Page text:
But as a whole, the Redskins offense from a year ago was really bad. They averaged just 16.6 points per game, dead last in the NFL. Only the New York Jets averaged fewer yards per game than the Burgundy and Gold.

The Redskins knew that entering free agency, the team would need to add difference-makers on offense. Someone who could help Haskins grow as a passer, but also change the entire dynamic of the offense. They tried twice, but swung and missed both times, and didn't appear to have much of a backup plan, which is why they earn a D grade on their offensive free agency report card.

On the first day of the legal tampering period, the Redskins attempted to pry away Amari Cooper from their rival Dallas Cowboys. Cooper, the best free agent wideout on the market, would have been an excellent fit in the Redskins offense. He's just 25 years old, an excellent route runner, and a go-to target for a young quarterback to look for. With McLaurin opposite him, the duo would have made a dangerous tandem on the outside.

In their first free agency together, Rivera and Redskins Senior VP of Player Personnel Kyle Smith offered the four-time Pro Bowler a massive contract with even more money than the one Dallas put forward. They were ready to make a franchise-altering investment in Cooper and have him be the crown jewel of their first free agency class. But Cooper decided to stay put and signed a five-year deal with the Cowboys, citing the ability to contend for a championship right away.

After missing on Cooper, the Redskins didn't pursue any of the next tier free agent receivers, such as Emmanuel Sanders or Robby Anderson. Instead, the lone wideout Washington has signed in free agency is Cody Latimer. A former second-round pick, Latimer has never turned in a season with more than 25 catches or 300 yards. Sure, it's a low-risk signing, but nowhere near a game-changer the Redskins desperately need.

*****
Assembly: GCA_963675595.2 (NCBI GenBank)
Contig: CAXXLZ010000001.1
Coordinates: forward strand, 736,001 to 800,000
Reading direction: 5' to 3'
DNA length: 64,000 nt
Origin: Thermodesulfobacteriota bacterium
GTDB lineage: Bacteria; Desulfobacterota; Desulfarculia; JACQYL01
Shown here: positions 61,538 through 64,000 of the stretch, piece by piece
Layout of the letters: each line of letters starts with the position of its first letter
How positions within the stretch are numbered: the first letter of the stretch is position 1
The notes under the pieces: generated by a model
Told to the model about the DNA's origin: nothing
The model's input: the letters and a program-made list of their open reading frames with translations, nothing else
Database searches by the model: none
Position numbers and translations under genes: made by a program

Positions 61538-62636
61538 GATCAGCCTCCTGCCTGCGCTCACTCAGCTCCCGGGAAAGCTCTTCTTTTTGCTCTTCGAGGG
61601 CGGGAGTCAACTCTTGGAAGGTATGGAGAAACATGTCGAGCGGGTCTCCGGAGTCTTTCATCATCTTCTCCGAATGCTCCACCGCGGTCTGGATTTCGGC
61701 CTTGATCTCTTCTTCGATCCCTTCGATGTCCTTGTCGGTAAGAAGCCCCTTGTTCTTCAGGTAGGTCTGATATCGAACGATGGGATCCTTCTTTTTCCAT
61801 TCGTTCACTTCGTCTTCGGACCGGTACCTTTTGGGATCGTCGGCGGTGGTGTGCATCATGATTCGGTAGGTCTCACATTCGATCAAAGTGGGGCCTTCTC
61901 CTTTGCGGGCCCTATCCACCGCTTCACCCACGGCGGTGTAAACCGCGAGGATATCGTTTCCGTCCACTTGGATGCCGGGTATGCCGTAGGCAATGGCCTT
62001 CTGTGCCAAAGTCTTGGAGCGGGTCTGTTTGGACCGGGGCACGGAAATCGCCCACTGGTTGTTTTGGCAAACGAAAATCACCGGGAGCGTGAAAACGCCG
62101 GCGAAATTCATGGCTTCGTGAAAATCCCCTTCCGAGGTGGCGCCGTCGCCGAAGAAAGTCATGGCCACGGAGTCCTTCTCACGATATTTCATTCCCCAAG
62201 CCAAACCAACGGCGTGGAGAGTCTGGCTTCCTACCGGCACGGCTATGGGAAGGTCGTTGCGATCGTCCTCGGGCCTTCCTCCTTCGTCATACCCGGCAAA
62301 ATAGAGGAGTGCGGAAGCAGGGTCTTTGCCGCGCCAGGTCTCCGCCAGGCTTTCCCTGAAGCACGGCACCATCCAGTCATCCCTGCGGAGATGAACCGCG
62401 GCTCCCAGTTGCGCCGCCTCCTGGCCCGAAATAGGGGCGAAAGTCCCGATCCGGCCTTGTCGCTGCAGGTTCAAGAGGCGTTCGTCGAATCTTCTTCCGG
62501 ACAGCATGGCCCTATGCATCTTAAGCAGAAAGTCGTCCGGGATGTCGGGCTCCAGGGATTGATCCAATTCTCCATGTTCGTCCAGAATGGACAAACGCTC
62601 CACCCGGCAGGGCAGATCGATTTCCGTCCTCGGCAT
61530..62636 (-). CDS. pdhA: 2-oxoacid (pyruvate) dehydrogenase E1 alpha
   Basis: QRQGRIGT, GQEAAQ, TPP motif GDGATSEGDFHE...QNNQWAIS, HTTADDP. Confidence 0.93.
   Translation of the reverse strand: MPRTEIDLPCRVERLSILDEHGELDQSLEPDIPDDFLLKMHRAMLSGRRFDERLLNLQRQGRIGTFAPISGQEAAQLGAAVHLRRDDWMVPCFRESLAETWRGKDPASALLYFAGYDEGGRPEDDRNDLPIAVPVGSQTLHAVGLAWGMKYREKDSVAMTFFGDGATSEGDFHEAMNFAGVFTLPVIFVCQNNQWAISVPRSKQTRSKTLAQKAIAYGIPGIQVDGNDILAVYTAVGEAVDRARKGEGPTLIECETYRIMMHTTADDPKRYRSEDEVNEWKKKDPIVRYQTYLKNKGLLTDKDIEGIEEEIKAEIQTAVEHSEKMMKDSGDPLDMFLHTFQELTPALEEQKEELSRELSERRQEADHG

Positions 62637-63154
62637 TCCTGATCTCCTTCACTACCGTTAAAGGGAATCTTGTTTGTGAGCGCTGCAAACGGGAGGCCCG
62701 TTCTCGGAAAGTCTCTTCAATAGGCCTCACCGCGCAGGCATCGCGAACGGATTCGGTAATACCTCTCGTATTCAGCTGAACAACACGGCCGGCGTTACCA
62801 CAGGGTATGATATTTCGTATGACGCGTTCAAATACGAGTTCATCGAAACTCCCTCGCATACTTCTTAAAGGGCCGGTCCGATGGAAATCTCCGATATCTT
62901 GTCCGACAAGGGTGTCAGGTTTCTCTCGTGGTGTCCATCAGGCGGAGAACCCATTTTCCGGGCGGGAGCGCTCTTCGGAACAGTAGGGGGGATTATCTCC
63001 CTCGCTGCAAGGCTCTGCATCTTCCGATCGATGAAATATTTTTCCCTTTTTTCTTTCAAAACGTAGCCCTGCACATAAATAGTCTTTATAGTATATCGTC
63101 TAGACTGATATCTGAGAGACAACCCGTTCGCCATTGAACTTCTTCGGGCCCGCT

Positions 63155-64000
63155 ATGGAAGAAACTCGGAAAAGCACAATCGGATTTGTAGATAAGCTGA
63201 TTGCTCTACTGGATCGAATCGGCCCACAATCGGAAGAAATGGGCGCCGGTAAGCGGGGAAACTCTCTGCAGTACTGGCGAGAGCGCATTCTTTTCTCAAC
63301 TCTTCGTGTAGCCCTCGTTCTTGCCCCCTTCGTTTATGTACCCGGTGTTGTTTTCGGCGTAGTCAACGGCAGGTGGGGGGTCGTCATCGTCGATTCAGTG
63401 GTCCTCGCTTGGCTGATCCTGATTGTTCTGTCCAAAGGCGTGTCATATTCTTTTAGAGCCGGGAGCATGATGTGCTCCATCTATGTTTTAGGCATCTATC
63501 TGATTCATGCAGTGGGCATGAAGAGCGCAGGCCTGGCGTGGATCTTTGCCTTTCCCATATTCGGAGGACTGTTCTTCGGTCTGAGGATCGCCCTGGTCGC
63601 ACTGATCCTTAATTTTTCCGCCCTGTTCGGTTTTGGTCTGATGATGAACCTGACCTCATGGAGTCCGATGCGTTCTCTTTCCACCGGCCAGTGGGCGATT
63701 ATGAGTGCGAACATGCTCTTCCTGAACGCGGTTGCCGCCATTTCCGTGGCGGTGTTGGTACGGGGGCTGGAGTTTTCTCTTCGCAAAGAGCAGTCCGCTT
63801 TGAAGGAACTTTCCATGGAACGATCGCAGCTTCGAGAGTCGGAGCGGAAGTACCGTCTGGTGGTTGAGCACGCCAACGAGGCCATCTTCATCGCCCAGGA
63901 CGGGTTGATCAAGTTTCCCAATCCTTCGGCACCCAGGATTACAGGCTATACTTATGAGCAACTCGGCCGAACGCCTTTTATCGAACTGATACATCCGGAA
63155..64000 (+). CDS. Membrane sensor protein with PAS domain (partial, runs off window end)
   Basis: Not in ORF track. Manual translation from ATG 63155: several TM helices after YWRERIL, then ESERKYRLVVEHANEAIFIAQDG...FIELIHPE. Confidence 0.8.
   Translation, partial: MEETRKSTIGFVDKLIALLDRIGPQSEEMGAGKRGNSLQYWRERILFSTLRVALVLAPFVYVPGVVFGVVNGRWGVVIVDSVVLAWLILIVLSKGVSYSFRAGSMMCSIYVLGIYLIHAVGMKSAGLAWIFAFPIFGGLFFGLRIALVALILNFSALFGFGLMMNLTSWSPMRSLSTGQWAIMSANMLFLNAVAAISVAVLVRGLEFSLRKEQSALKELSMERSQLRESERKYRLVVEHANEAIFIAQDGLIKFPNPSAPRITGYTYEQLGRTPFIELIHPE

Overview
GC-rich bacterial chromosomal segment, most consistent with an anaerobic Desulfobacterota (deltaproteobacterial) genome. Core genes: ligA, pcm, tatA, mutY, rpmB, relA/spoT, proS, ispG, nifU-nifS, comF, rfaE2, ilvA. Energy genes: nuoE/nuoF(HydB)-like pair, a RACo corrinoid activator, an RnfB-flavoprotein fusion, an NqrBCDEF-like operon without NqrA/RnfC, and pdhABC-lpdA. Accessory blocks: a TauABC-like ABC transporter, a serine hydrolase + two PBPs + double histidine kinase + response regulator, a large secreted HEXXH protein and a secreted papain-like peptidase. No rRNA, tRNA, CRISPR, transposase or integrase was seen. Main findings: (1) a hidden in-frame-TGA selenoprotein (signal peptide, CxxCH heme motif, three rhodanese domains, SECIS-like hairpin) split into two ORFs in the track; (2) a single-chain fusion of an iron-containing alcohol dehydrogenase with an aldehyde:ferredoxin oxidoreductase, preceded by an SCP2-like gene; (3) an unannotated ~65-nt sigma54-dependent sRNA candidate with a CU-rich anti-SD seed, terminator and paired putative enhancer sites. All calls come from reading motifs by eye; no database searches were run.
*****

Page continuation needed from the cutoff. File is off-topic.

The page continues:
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Entering free agency, tight end was the position the Redskins arguably needed to upgrade the most; having a solid player at the position is crucial for a young, developing quarterback like Haskins. Washington released the oft-injured Jordan Reed this offseason and Vernon Davis retired, leaving a gaping hole at the position.

The Redskins were expected to be major players for Austin Hooper, the top tight end available. But the former Falcon agreed to a four-year deal with the Cleveland Browns just minutes after players could start negotiating with teams. A few days after signing with Cleveland, Hooper told SiriusXM that he was between the Browns and the Redskins and felt Cleveland offered a better chance to win.

After missing out on Hooper, the Redskins went shopping at the bargain bin once again, signing tight ends Logan Thomas and Richard Rodgers each to a one-year deal. Over the past four seasons, Rodgers has a total of 43 catches for 438 yards. He's had multiple injuries, too, playing in just eight total games since 2017. Thomas is a converted quarterback-turned-tight-end who had a career-high 16 receptions a season ago.

The team has also added two running backs, J.D. McKissic and Peyton Barber, to compete with Adrian Peterson, Derrius Guice and maybe Bryce Love.

Once again, these are all low-risk signings. Not a ton is expected from any of them, and almost any above-average production can be seen as a bonus. But for a team that desperately needed to find another game-changer on offense, none of these players have proven to be that guy yet in the pros.

The Redskins aren't going to contend for a Super Bowl in 2020, and Rivera knows that. Rebuilds take time, and Rivera has more than earned the respect to design Washington's rebuild the way he wants. 

But the head coach has preached finding guys who he believes will be core players for years to come. And after missing out on two of the teams top targets -- Cooper and Hooper -- the Redskins have likely not signed anyone on the offensive side of the ball that fits that category.